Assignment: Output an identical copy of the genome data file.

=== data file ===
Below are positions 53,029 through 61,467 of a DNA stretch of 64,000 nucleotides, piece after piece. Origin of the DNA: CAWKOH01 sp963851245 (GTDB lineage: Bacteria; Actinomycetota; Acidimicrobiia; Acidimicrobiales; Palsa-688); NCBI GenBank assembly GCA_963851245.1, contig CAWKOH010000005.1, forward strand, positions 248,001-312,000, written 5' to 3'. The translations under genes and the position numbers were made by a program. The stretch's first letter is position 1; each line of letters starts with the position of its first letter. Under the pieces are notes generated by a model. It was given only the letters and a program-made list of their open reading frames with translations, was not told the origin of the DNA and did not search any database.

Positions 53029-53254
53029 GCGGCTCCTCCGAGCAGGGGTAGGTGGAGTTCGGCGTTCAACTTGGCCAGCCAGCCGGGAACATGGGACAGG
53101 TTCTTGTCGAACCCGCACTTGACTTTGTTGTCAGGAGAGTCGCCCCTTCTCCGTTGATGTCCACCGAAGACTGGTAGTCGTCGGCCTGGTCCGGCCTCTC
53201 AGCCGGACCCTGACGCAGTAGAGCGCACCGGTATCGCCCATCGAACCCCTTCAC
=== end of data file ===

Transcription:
Below are positions 53,029 through 61,467 of a DNA stretch of 64,000 nucleotides, piece after piece. Origin of the DNA: CAWKOH01 sp963851245 (GTDB lineage: Bacteria; Actinomycetota; Acidimicrobiia; Acidimicrobiales; Palsa-688); NCBI GenBank assembly GCA_963851245.1, contig CAWKOH010000005.1, forward strand, positions 248,001-312,000, written 5' to 3'. The translations under genes and the position numbers were made by a program. The stretch's first letter is position 1; each line of letters starts with the position of its first letter. Under the pieces are notes generated by a model. It was given only the letters and a program-made list of their open reading frames with translations, was not told the origin of the DNA and did not search any database.

Positions 53029-53254
53029 GCGGCTCCTCCGAGCAGGGGTAGGTGGAGTTCGGCGTTCAACTTGGCCAGCCAGCCGGGAACATGGGACAGG
53101 TTCTTGTCGAACCCGCACTTGACTTTGTTGTCAGGAGAGTCGCCCCTTCTCCGTTGATGTCCACCGAAGACTGGTAGTCGTCGGCCTGGTCCGGCCTCTC
53201 AGCCGGACCCTGACGCAGTAGAGCGCACCGGTATCGCCCATCGAACCCCTTCAC